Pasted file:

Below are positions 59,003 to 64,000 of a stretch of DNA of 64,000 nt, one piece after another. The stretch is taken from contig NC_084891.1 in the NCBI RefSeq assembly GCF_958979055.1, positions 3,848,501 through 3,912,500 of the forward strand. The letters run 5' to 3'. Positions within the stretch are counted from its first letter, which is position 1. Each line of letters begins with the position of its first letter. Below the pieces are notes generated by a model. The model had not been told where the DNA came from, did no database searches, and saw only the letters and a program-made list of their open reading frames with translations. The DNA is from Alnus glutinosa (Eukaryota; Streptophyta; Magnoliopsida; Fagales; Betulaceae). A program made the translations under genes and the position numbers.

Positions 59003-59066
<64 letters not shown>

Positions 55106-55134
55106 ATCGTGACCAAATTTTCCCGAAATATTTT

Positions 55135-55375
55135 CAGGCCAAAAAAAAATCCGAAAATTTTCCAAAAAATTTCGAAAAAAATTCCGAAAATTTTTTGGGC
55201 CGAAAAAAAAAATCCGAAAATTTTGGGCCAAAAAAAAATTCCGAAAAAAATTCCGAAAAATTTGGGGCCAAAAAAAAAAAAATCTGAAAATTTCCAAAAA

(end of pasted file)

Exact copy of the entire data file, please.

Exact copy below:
Below are positions 59,003 to 64,000 of a stretch of DNA of 64,000 nt, one piece after another. The stretch is taken from contig NC_084891.1 in the NCBI RefSeq assembly GCF_958979055.1, positions 3,848,501 through 3,912,500 of the forward strand. The letters run 5' to 3'. Positions within the stretch are counted from its first letter, which is position 1. Each line of letters begins with the position of its first letter. Below the pieces are notes generated by a model. The model had not been told where the DNA came from, did no database searches, and saw only the letters and a program-made list of their open reading frames with translations. The DNA is from Alnus glutinosa (Eukaryota; Streptophyta; Magnoliopsida; Fagales; Betulaceae). A program made the translations under genes and the position numbers.

Positions 59003-59066
<64 letters not shown>

Positions 55106-55134
55106 ATCGTGACCAAATTTTCCCGAAATATTTT

Positions 55135-55375
55135 CAGGCCAAAAAAAAATCCGAAAATTTTCCAAAAAATTTCGAAAAAAATTCCGAAAATTTTTTGGGC
55201 CGAAAAAAAAAATCCGAAAATTTTGGGCCAAAAAAAAATTCCGAAAAAAATTCCGAAAAATTTGGGGCCAAAAAAAAAAAAATCTGAAAATTTCCAAAAA